The Road to Independence

 

Some bold spirits in Connecticut conceived the project of surprising the old forts of Ticonderoga and Crown Point, already famous in the French War. Their situation on Lake Champlain gave them the command of the main route into Canada so that the possession of them would be all- important in case of hostilities. They were feebly garrisoned and negligently guarded, and abundantly furnished with artillery and military stores so needed by the patriot army.

At this juncture Ethan Allen stepped forward, a patriot, and volunteered with his “Green Mountain Boys.” He was well fitted for the enterprise. During the border warfare over the New Hampshire Grants, he and his lieutenants had been outlawed by the Legislature of New York and rewards offered for their apprehension. He and his associates had armed themselves, set New York at defiance, and had sworn they would be the death of any one who should try to arrest them.

Thus Ethan Allen had become a kind of Robin Hood among the mountains. His experience as a frontier champion, his robustness of mind and body, and his fearless spirit made him a most desirable leader in the expedition against Fort Ticonderoga. Therefore he was appointed at the head of the attacking force.

Accompanied by Benjamin Arnold and two other officers, Allen and his party of soldiers who had been enlisted from several States, set out and arrived at Shoreham, opposite Fort Ticonderoga on the shore of Lake Champlain. They reached the place at night-time. There were only a few boats on hand, but the transfer of men began immediately. It was slow work. The night wore away – day was about to break, and but eighty- three men, with Allen and Arnold, had crossed. Should they wait for the rest to cross over, day would dawn, the garrison wake, and their enterprise might fail.

Allen drew up his men, addressed them in his own emphatic style, and announced his intention of making a dash at the fort without waiting for more force.

“It is a desperate attempt,” said he, “and I ask no man to go against his will. I will take the lead, and be the first to advance. You that are willing to follow, poise your firelocks!”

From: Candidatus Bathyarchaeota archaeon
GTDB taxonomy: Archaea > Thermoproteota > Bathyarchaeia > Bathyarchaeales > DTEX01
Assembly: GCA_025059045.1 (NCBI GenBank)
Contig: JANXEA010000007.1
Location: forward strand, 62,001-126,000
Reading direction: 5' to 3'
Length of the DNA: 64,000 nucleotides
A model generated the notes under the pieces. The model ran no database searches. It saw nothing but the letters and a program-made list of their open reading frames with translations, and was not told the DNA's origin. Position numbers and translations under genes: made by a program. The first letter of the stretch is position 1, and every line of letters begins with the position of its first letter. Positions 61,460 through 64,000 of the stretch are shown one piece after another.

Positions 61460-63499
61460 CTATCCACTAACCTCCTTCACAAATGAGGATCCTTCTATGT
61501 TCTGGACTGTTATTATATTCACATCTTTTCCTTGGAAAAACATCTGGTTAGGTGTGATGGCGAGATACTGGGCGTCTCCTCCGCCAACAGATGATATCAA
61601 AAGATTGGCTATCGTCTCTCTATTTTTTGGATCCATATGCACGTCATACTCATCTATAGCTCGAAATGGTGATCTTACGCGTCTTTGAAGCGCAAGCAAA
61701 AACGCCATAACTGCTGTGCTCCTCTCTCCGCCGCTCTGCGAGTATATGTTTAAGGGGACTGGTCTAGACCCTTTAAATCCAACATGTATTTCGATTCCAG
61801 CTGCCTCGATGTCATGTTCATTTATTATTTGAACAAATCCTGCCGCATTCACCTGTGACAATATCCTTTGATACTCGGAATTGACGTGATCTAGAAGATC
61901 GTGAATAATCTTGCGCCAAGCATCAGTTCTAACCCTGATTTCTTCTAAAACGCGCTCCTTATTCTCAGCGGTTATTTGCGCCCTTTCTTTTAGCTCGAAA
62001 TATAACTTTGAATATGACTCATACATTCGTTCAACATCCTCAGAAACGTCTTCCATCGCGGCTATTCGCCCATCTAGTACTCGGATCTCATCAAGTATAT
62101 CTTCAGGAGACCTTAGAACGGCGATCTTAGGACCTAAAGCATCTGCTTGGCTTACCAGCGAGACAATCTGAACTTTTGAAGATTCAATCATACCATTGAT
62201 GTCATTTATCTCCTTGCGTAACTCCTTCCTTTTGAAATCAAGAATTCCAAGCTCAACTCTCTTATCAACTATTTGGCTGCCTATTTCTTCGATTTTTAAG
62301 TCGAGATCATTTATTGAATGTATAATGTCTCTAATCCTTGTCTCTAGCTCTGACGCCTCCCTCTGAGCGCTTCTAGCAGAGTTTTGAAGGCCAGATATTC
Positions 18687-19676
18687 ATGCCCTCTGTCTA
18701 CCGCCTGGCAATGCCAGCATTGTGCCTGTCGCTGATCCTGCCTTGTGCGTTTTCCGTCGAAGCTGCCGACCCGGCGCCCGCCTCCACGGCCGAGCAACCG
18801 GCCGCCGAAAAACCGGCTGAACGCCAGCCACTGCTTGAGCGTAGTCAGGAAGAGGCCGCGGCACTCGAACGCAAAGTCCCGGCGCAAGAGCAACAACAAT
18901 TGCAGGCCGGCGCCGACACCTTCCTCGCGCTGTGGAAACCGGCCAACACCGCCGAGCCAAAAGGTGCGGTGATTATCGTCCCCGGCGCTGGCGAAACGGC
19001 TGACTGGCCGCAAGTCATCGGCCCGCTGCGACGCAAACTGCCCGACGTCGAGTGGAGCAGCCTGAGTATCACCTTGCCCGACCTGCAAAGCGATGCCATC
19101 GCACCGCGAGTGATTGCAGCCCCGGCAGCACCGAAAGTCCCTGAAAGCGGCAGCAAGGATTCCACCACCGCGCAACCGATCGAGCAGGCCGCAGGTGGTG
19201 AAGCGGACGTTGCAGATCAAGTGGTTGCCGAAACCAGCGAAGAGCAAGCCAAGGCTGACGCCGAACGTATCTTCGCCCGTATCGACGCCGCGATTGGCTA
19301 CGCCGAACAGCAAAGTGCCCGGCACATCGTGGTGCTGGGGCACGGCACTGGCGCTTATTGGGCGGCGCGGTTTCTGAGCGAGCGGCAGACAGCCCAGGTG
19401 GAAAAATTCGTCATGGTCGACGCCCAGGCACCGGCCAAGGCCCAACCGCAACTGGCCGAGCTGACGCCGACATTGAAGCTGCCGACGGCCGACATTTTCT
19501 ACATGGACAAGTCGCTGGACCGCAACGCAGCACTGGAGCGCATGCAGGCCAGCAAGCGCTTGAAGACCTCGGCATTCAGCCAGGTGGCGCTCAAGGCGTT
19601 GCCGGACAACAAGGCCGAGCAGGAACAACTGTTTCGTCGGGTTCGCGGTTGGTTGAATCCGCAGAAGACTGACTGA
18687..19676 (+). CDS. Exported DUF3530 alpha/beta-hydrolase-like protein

Not a firelock but was poised!

They mounted the hill briskly but in silence, guided by a boy from the neighborhood.

The day dawned as Allen arrived at a sally port. A sentry pulled trigger on him, but his piece missed fire. He retreated through a covered way. Allen and his men followed. Another sentry thrust at an officer with his bayonet, but was struck down by Allen, and begged for quarter. It was granted on condition of his leading the way instantly to the quarters of the commandant, Captain Delaplace, who was yet in bed.

Being arrived there, Allen thundered at the door, and demanded a surrender of the fort. By this time his followers had formed into two lines on the parade ground, and given three hearty cheers.

The commandant appeared at the door half dressed, the frightened face of his pretty wife peering over his shoulder. He gazed at Allen in bewildered astonishment.

“By whose authority do you act?” exclaimed he.

“In the name of the Continental Congress!” replied Allen, with a flourish of his sword, and an oath which we do not care to subjoin.

There was no disputing the point. The garrison, like the commandant, had been startled from sleep, and made prisoners as they rushed forth in their confusion. A surrender accordingly took place. The captain and forty-eight men who composed his garrison were sent prisoners to Hartford, in Connecticut.

And thus without the loss of a single man, one of the important forts, commanding the main route into Canada, fell into the hands of the patriots.

Monday Morning Perspective:

“Leadership is getting someone to do what they don’t want to do, to achieve what they want to achieve. “ – Tom Landry

“The very essence of leadership is that you have to have vision. You can’t blow an uncertain trumpet.” – Theodore M. Hesburgh

Ethan Allen would have certainly preferred to have his entire military force encamped outside the perimeter of Fort Ticonderoga before the sun rose that morning. But given the challenges of ferrying the men across Lake Champlain, he was faced with a tough decision.

Allen demonstrated keen leadership skills by being unafraid to execute his plan in the face of challenges. Today, leaders will frequently “bow out” citing a lack of resources or a staffing issue. Allen faced both of these challenges as he stormed into the Fort at the break of day. He understood that his plan wasn’t going 100% according to plan, but he utilized the element of surprise and the conviction of his men to tip the scales of fate back in his favor. In doing so, his conviction inspired his men, and they captured a strategically important victory that led the patriot army to its eventual victory, and our nation to independence.

Allen’s victory at Fort Ticonderoga may not be the most memorable moment in American history, but without it our nation’s history may have been written very differently. Remember that each day you are challenged to act to overcome obstacles may not be the greatest day of your life, but it may very well give the directional heading for the remainder of your legacy. Never be afraid to act boldly.

Have a safe and wonderful Independence Day! Happy 4th of July!

Warmest Regards,Crystal Dyer

© Crystal Dyer 2011. All rights reserved.
ISSN: 2158-1355

*Short Story is an adaptation of Washington Irving’s “The Capture of Fort Ticonderoga”.

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